Interim report on amusement sector insurance crisis released

The Australian Small Business and Family Enterprise Ombudsman (ASBFEO) has released an interim report into the insurance crisis facing Australia’s amusement, leisure, and recreation sector. The report, The Show Must Go On, explores whether a Discretionary Mutual Fund (DMF) can be a viable and long-term solution to the crisis and discusses required legislative reform by states and territories to ensure it is “fit for purpose”. It also highlights the need for a DMF to be recognised and accepted as a suitable solution by councils and showground managers.

“There is a clear and present danger facing the amusement and recreation sector because an inability for these businesses to get insurance cover means that many of the attractions people know and love won’t be able to operate,” ASBFEO Bruce Billson said. “The lack of insurance coverage could lead to the closure of businesses in the amusement and leisure sector, significant job losses (particularly in regional areas), stranded assets and loss of economic activity generated by metro and regional shows and amusement parks.”

Billson also asked all stakeholders to provide urgent feedback to the ideas and questions raised in the report by 3 November.

“We are calling for submissions from those in the industry so we can further understand any issues before we release a final report to government,” Billson said. “As businesses look to re-open after lockdowns, this issue is a shattering blow for those small and family businesses in the amusement, leisure and recreation sector which will be forced to stay shut because they can’t get insurance. There is a very real possibility shows won’t go on, something has to be done for the show to go on. A DMF may represent the only workable solution.”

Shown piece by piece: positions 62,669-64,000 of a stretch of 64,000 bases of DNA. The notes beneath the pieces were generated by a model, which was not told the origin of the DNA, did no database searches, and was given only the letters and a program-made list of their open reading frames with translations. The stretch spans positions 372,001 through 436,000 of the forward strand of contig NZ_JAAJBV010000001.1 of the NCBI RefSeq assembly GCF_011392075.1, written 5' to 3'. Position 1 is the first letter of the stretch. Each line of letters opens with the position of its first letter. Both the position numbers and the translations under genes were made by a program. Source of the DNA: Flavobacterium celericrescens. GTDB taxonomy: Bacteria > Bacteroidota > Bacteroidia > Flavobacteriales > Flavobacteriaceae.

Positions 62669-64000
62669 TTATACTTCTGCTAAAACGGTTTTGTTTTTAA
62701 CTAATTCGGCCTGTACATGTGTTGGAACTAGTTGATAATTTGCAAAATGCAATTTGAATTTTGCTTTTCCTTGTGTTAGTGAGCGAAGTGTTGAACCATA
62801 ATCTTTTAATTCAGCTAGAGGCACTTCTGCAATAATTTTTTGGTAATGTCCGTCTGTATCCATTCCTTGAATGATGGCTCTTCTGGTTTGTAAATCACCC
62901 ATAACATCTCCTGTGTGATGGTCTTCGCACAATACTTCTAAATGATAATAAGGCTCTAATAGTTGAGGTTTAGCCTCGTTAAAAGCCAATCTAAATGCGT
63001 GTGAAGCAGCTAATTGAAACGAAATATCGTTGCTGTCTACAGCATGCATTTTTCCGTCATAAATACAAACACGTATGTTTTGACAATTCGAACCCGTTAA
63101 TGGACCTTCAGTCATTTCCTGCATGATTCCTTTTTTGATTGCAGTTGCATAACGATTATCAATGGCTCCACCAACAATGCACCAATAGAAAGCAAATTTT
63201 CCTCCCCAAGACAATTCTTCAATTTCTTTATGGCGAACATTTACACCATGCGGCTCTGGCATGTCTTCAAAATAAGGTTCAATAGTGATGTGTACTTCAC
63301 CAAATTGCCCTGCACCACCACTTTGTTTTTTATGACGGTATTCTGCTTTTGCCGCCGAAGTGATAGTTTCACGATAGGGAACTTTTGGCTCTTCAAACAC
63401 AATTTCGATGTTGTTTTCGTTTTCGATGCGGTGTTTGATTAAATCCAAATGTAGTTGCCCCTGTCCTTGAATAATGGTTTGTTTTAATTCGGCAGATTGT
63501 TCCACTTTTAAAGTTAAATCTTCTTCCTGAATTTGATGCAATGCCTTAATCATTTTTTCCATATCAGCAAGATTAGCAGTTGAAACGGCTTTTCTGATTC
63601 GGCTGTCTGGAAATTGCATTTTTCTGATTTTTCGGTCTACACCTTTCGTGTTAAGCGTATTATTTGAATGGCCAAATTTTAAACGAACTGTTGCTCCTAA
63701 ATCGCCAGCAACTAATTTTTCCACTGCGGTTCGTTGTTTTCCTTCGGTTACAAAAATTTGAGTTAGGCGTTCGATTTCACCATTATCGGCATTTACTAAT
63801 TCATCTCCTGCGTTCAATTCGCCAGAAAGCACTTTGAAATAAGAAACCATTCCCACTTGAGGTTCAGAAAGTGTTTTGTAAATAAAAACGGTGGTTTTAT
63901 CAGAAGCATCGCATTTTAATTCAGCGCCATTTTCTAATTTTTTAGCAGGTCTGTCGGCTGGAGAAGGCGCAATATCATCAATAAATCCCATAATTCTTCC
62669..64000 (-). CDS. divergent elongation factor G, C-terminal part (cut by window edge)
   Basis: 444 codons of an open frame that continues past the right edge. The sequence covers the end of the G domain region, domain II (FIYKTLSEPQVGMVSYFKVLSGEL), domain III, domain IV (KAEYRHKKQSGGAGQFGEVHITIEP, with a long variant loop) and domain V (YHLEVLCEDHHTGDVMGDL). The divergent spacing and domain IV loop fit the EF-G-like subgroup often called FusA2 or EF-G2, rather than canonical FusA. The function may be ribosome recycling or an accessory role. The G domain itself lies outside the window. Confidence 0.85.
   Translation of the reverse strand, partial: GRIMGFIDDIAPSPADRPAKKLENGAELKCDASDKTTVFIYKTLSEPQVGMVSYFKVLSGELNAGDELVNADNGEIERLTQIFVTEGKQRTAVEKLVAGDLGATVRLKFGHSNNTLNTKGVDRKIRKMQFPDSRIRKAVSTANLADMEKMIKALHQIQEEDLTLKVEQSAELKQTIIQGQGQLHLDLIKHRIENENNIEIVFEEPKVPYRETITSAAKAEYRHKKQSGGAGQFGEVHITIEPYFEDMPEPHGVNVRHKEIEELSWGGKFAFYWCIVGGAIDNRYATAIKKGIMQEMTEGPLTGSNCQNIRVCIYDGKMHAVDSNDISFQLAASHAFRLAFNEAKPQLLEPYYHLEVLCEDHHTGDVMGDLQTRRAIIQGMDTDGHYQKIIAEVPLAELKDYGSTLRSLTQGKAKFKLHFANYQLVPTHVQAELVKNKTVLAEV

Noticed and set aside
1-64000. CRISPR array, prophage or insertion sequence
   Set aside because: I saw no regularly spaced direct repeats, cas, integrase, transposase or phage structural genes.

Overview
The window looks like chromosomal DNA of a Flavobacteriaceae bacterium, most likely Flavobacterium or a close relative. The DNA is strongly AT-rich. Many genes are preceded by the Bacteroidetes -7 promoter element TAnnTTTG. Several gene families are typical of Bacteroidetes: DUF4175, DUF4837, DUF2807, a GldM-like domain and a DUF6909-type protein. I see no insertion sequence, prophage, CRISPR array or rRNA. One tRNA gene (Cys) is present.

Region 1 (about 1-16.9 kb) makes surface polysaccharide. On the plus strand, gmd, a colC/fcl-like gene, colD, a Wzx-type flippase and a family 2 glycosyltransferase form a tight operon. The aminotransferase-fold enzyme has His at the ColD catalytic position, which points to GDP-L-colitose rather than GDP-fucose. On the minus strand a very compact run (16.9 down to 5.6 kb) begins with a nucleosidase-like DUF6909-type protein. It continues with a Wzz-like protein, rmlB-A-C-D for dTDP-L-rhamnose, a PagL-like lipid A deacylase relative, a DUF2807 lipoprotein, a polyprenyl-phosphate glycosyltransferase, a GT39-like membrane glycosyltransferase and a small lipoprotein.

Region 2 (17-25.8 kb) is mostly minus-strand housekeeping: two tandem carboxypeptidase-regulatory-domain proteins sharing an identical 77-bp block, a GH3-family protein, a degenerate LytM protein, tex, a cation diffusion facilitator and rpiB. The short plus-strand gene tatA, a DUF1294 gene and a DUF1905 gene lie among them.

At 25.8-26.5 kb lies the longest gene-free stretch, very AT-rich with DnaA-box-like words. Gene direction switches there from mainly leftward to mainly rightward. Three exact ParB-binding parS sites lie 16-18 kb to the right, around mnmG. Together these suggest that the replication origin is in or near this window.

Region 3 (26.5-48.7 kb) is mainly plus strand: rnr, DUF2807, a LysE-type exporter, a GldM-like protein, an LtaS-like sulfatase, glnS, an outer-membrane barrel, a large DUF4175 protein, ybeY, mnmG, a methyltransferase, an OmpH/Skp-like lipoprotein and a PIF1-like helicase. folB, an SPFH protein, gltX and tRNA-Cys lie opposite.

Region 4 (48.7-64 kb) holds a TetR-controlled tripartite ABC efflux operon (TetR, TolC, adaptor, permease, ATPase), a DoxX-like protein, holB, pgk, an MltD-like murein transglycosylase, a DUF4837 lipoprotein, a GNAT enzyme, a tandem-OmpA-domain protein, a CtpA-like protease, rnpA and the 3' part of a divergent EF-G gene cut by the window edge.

The interim report noted that the lack of affordable insurance was not the fault of the amusement industry, but was instead due to a “hardening” in the global insurance market, with very few insurers willing to insure the industry, and premiums – when available – rising by as much as 200 per cent.

“In many instances, the policy is priced such that it may as well not exist because small operators have no capacity to pay for the cover they need to continue operating,” the report stated. “In the case of the amusement, leisure and recreation sector, there isn’t an offering that provides full coverage.”

Public liability insurance coverage is a legal requirement for the operation of rides at showgrounds and fixed installations, both through contractual obligations and obligations imposed on councils and other landowners by state and territory governments. DMFs operate to provide cover on a discretionary basis to a group of individuals or organisations that have a similar risk profile. Under a DMF, members who meet requirements would have access to a certificate of protection, allowing them to operate the amusement rides.